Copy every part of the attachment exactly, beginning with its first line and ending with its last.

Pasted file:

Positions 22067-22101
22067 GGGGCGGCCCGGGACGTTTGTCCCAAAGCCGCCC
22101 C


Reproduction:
Positions 22067-22101
22067 GGGGCGGCCCGGGACGTTTGTCCCAAAGCCGCCC
22101 C